As from 12 December 2018, a new entitlement of five days’ unpaid family and domestic violence leave has become available to employees as part of the National Employment Standards (NES). This change is the result of the Fair Work Amendment (Family and Domestic Violence Leave) Act 2018 (Cth) coming in to effect. Previously this leave was limited to employees covered by a modern award or at the discretion of their employer.
Why was family and domestic violence leave introduced?
The entitlement was introduced by Parliament as recognition of the significant impact family and domestic violence has on the community and workforce participation with employees needing to take time off work to deal with the impact of family and domestic violence.
Who does the leave apply to?
The leave applies to all types of employees (including part-time and casuals), and is available in full at the commencement of each 12 month period, rather than accruing through the year. However the leave does not accumulate from year to year.
When can the leave be taken?
An employee will be entitled to take unpaid family and domestic violence leave if they need to deal with the impacts of family and domestic violence, and it is impractical for the employee to do so outside of their ordinary hours of work.
Family and domestic violence is defined as violent, threatening or other abusive behaviour by a close relative of an employee that seeks to coerce or control an employee, and causes the employee harm or to be fearful. Examples of situations in which an employee may need to deal with the impact of family and domestic violence includes arranging for the safety of the employee or a close relative, attending urgent court hearings, or accessing police services.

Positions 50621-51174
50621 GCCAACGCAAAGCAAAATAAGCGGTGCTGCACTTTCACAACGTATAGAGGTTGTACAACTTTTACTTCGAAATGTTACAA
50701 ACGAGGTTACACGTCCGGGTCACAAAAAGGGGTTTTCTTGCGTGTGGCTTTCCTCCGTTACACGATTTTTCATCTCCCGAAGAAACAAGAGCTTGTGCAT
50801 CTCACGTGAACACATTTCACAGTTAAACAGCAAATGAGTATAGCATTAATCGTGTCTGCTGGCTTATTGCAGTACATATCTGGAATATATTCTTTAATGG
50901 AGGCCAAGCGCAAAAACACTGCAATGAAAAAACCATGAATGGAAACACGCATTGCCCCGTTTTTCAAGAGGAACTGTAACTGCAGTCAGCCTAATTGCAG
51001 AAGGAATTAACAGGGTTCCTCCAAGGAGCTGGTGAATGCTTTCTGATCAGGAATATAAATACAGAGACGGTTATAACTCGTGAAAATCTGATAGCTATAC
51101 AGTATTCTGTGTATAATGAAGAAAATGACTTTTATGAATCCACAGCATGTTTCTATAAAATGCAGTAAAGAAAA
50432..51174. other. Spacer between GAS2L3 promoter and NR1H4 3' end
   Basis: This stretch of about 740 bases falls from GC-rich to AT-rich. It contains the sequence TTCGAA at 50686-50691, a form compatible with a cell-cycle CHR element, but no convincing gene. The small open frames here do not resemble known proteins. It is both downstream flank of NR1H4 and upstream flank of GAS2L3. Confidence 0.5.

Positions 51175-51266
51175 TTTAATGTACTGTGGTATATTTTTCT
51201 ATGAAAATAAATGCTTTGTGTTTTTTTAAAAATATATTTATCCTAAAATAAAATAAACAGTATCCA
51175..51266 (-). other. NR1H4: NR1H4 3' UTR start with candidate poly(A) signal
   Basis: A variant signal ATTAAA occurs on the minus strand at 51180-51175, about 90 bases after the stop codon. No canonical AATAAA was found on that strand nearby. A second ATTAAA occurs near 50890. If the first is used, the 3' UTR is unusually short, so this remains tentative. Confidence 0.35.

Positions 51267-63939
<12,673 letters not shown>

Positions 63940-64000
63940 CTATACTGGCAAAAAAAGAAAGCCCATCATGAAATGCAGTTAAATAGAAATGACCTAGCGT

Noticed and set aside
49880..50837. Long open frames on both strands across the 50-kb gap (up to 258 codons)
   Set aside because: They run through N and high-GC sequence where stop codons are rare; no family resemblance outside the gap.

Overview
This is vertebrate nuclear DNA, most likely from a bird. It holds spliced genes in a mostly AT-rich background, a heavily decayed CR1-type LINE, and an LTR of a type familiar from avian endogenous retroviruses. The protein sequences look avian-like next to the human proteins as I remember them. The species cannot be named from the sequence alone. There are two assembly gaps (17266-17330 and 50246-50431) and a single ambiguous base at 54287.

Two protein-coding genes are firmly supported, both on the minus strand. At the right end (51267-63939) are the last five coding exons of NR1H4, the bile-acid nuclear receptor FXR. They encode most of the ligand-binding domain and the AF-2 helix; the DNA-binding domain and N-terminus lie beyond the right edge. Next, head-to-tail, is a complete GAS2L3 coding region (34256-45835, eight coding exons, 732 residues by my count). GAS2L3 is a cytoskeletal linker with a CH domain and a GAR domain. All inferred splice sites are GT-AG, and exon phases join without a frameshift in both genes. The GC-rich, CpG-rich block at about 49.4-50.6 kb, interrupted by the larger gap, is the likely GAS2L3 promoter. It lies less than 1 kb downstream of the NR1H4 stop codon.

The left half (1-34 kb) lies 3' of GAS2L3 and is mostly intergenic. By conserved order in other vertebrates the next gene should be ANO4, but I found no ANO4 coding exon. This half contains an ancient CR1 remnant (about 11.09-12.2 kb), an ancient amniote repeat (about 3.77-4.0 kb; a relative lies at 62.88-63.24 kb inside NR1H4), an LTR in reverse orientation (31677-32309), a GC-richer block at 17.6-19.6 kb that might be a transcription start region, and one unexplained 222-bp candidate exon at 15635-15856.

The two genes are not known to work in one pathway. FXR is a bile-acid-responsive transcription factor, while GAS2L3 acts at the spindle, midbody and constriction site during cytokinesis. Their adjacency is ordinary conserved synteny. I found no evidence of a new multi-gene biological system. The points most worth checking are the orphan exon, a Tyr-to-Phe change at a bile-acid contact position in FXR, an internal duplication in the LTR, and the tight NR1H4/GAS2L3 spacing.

Important considerations for employers
Employers should be aware that an unreasonable failure to provide an employee with family and domestic violence leave may be considered a breach of the NES and can result in prosecution and penalties for the employer.
While employers can ask an employee for evidence as to whether the leave was taken to deal with family and domestic violence, any such request for evidence needs to be reasonable, and an employer is required to keep such information confidential (as far as reasonably practicable).
Additionally, a request by an employee for leave is an exercise of a workplace right, and if an employee is treated adversely for making such a request, an employer will be in breach of the General Protections provisions of the Fair Work Act 2009 (Cth).
How can we help you?
HWL Ebsworth Lawyers has advised employers extensively on workplace rights and entitlements and compliance with workplace laws. Please contact us to discuss the implications of this change in legislation providing for unpaid family and domestic violence leave which has now become part of the National Employment Standards.
This article was written by Mark Howard, Partner and Disha Kamal, Law Graduate.
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